We have recently succeeded in a medical negligence claim for an A&E mistake. Here is a brief case summary.
Our medical negligence team has recently represented a woman in a successful claim against Queen Elizabeth Hospital King’s Lynn NHS Trust.
The woman had previously had a successful operation on her shoulder and was undergoing physiotherapy at the hospital to help her recover. She was under instructions from her surgeon and therapist to take care when using her arm so as to avoid any further injury whilst her shoulder healed.
Following a bout of leg pain, she was admitted to the Accident and Emergency Department. During the medical examination in A&E she explained to the medical staff that they needed to be careful with her shoulder as she was recovering from surgery. In what appears to have been a misunderstanding on the hospital’s part her shoulder was manipulated during the examination. This caused her a great deal of pain and immediately restricted the movement of her shoulder.
Following an ultrasound scan it was confirmed that the patient had suffered a full thickness tear of the tendon in her shoulder. Repair surgery failed, and she went on to have a full shoulder replacement.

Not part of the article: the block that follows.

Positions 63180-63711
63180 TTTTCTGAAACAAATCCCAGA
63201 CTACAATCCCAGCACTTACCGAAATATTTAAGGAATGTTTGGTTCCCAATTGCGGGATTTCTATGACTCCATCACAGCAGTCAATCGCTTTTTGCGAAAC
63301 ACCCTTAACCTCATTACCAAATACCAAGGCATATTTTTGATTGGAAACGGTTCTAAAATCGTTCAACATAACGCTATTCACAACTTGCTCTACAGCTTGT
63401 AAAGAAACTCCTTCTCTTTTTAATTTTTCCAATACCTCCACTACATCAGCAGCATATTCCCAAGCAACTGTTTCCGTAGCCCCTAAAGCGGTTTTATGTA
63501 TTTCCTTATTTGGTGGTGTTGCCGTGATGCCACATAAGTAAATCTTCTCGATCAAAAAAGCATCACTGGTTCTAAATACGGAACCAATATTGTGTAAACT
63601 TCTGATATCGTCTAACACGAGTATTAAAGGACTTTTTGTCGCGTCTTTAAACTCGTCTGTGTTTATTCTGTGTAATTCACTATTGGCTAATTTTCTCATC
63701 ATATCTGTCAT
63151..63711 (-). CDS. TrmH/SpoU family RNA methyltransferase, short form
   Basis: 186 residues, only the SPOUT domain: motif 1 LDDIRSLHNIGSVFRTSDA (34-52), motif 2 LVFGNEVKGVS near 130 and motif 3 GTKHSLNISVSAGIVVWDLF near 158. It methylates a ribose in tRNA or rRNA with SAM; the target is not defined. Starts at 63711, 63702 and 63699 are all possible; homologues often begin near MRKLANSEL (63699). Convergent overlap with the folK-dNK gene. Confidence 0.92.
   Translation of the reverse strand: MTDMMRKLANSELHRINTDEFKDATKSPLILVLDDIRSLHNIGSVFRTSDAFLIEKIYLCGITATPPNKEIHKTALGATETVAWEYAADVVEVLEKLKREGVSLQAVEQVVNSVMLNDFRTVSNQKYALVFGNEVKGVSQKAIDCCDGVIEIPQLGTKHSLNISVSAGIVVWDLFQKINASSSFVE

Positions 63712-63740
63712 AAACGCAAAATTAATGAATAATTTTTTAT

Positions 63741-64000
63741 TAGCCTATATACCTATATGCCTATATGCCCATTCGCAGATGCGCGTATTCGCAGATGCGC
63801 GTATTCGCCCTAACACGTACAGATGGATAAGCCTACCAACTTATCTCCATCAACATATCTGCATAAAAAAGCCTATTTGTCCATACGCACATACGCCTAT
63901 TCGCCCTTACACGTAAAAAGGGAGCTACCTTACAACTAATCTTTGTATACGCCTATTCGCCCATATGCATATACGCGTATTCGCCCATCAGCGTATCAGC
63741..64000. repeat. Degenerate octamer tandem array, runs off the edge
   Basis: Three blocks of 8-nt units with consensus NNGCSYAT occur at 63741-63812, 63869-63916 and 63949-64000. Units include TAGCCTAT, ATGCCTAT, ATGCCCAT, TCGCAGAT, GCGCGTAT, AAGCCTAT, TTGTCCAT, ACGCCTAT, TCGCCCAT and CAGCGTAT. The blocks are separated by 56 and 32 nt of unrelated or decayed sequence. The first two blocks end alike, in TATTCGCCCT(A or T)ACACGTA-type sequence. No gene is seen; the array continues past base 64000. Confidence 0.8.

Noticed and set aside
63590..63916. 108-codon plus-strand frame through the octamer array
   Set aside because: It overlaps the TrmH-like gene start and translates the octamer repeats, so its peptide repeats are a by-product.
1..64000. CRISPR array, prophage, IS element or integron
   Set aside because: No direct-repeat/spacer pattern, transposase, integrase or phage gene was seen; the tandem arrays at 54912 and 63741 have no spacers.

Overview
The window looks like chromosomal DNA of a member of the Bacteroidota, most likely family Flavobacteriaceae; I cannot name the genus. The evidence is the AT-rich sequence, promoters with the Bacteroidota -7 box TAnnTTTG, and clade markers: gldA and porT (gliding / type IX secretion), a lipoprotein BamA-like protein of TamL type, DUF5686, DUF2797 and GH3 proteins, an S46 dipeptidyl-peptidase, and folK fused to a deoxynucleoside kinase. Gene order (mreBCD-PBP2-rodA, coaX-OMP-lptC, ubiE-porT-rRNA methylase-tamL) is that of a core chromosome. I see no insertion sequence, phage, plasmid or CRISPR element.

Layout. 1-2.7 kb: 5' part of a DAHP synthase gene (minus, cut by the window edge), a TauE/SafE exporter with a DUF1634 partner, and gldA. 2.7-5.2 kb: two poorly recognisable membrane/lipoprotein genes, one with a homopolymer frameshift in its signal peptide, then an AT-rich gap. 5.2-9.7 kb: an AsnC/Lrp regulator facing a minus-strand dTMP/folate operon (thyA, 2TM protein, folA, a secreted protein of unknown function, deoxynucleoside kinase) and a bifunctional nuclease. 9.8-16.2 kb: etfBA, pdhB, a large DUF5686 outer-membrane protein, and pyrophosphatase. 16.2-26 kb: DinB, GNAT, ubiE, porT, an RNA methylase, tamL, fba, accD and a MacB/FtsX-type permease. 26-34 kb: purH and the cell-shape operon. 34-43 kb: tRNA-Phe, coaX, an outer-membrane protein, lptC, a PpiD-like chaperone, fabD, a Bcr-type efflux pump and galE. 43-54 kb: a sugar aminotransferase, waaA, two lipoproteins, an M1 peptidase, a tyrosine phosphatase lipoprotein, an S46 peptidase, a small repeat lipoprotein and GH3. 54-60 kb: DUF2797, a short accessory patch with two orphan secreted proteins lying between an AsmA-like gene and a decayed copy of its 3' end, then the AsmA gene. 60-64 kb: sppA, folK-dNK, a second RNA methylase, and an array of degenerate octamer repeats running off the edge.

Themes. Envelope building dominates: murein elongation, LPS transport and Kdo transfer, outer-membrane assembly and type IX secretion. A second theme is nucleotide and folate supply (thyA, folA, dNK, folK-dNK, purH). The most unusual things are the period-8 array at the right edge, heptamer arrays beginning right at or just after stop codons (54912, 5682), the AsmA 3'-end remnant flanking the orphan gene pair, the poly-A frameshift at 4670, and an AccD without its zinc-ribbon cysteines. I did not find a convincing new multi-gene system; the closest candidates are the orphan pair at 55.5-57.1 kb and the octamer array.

Clinical negligence lawyer, Penny Beales, agreed to represent the woman on a No Win No Fee basis and we agreed to cover all her related expenses, including court fees and the cost of expert reports. Penny carried out a detailed review of her medical records and arranged for a Consultant Orthopaedic surgeon to prepare a medical report.
We then presented the compensation claim to the hospital on the basis that the injury and subsequent shoulder replacement was caused by the negligent manipulation of the woman’s shoulder by hospital staff during the examination in A&E. This resulted in the NHS Trust admitting legal liability.
We prepared a schedule of all the costs and expenses our client had incurred as a result of her medical problems stemming from the hospital’s mistake. The NHS made an offer of compensation that included these losses, along with compensation for the woman’s ‘pain and suffering’. Although the initial offer was rejected we went on to reach an out of court settlement of £30,000, plus legal costs.